Many factors come into play when choosing a live streaming provider: scalability, price, latency, functionality, and overall quality. Agora is a great TokBox alternative, especially for chat (both video and voice) and live streaming. They have an easy, customizable, API-rich user interface. Agora has their own Internet network throughout 200 worldwide data centers, through which they run their WebRTC-enabled Real-Time Engagement PaaS. They showcase solidly developed SDKs for point-to-point communications to support industries including e-commerce, mobile gaming, online dating, social media, and telehealth.
Agora, similar to TokBox, has some things to be aware of, especially with streaming. They claim to support up to one million passive video viewers, but their live streaming game needs work: they stream to a max of 17 people. Not 1,700, 17. Agora’s maximum video resolution with interactive activity on a one-to-many call is 240p, and on a one-to-one call it is 360p. 720p is the highest recommended resolution for passive streaming video. The cost of setting a higher resolution with Agora could end up being prohibitive. Customers who have switched, or are in the process of switching, from Agora to Red5 Pro have said that the quality of HD video is less than ideal even though Agora supports it.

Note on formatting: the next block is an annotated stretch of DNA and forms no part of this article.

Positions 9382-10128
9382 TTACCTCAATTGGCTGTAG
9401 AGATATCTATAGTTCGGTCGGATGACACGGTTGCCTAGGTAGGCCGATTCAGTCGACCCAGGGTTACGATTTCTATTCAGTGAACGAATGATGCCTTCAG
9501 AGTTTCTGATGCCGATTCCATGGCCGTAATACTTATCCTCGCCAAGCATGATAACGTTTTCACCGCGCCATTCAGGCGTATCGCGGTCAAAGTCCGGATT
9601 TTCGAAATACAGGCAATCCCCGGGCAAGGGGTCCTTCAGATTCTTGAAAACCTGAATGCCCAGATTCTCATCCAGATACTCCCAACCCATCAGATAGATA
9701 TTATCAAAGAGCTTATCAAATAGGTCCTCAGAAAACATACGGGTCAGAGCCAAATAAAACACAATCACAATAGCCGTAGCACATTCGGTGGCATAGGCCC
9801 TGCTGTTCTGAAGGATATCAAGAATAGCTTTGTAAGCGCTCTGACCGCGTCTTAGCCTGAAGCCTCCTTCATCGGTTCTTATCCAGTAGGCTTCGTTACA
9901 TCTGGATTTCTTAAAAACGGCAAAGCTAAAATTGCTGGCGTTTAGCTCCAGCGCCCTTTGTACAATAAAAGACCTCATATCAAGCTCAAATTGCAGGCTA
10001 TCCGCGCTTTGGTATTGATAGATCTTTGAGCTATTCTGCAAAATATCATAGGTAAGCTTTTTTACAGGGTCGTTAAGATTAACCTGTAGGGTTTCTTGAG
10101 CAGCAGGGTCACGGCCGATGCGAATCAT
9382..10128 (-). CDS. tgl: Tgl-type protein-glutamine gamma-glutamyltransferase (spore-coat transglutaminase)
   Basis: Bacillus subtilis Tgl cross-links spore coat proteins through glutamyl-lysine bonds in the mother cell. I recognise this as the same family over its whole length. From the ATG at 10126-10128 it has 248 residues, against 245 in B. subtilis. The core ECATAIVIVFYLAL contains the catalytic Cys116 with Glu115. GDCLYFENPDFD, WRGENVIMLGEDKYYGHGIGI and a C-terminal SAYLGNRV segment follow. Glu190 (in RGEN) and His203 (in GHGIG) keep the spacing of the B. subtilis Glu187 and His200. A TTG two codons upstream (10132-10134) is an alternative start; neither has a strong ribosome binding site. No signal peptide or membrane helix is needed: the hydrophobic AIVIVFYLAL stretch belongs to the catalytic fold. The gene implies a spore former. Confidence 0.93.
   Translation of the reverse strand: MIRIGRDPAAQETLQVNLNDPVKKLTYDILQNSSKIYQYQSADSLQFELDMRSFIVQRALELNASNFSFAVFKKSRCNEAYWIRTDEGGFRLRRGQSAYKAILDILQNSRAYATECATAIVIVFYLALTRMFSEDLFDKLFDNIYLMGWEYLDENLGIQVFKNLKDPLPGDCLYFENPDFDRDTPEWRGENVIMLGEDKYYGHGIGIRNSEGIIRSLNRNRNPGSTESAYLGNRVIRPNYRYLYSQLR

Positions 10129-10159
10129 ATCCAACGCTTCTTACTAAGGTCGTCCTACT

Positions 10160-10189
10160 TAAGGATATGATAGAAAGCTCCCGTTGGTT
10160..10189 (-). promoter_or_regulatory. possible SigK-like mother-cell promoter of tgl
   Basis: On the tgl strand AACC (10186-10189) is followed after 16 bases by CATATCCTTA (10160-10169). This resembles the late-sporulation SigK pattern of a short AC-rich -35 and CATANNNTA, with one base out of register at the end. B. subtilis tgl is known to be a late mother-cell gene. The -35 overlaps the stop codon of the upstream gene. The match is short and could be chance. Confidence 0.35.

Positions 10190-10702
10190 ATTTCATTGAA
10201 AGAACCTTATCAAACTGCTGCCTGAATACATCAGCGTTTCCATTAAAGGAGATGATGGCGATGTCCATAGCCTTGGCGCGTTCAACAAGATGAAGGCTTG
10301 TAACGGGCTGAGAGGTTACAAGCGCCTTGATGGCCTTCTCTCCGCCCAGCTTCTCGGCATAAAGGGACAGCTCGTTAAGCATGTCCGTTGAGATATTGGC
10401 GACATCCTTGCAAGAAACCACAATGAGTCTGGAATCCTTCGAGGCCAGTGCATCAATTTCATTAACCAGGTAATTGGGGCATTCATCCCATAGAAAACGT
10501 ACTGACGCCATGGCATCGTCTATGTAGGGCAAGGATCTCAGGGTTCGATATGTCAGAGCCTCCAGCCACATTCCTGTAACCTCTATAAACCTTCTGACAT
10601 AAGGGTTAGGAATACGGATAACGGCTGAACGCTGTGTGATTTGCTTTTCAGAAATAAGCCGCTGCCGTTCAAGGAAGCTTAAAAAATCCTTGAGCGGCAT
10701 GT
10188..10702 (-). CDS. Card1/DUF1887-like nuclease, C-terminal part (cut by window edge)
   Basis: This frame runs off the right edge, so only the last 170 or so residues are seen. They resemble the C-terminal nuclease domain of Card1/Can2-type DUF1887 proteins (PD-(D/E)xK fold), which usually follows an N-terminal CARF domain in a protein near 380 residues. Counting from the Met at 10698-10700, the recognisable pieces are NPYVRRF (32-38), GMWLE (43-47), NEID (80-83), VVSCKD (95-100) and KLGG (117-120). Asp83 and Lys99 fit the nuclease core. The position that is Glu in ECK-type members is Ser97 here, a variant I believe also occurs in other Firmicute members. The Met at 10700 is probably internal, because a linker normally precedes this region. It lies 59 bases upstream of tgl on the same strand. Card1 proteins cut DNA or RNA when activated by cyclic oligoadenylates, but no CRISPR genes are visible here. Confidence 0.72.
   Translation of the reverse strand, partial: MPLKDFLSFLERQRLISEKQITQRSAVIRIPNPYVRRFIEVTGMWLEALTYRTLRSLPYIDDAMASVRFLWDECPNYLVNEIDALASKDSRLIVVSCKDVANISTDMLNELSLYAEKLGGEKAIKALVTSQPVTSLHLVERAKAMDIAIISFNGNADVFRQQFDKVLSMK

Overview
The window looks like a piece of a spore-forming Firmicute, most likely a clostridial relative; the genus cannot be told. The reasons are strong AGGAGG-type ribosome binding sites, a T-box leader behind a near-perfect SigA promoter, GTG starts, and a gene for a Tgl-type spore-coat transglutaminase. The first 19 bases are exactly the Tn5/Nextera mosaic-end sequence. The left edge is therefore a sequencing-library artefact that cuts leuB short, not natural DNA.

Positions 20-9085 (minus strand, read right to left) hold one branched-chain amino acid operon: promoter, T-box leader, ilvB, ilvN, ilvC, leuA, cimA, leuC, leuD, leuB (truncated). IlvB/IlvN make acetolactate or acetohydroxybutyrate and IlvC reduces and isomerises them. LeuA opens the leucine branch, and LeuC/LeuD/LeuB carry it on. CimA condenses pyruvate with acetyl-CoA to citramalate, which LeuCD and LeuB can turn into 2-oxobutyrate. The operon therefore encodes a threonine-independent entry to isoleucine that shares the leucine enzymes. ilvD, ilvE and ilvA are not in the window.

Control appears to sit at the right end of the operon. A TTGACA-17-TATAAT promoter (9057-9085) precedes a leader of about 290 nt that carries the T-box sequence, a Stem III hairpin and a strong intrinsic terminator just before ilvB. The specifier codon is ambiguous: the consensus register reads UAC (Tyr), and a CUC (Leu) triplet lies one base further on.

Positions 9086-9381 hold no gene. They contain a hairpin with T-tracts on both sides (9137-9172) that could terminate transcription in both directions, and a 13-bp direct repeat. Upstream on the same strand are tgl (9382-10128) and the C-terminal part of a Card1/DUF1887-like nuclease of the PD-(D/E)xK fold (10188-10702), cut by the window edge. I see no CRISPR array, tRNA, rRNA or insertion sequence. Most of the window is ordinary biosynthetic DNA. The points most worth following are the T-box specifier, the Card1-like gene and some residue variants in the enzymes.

Like TokBox, Millicast presents as a good video streaming choice too. They use WebRTC for their hosted solution. Millicast provides real-time streaming with sub-500 millisecond broadcasting (Millicast...milliseconds, we get it).
Similar to TokBox, Millicast’s hosted solution is convenient. But users can ONLY use the service their application was built on as it’s from a third party, so they’re bound by that third party’s limitations. Millicast is a closed infrastructure. Because it’s closed, users can be blocked from trying to add their own features like custom authentication, transcoding, AI integration, or pushing out streams to different processes. Like TokBox, if Millicast doesn’t support your technology, then you’re stuck. On the flip side, Red5 Pro uses plug-in based architecture that’s hosting agnostic, so a user is free to add what they want to.
Millicast’s hosted model shares your application’s infrastructure with other companies’ apps. If your business involves gambling, or anything else that is meant for adults, then any child-content protection filters will block out Millicast servers. So if your app is for children, say a reading or education app, Millicast may not be the best choice if there’s potential to be blocked.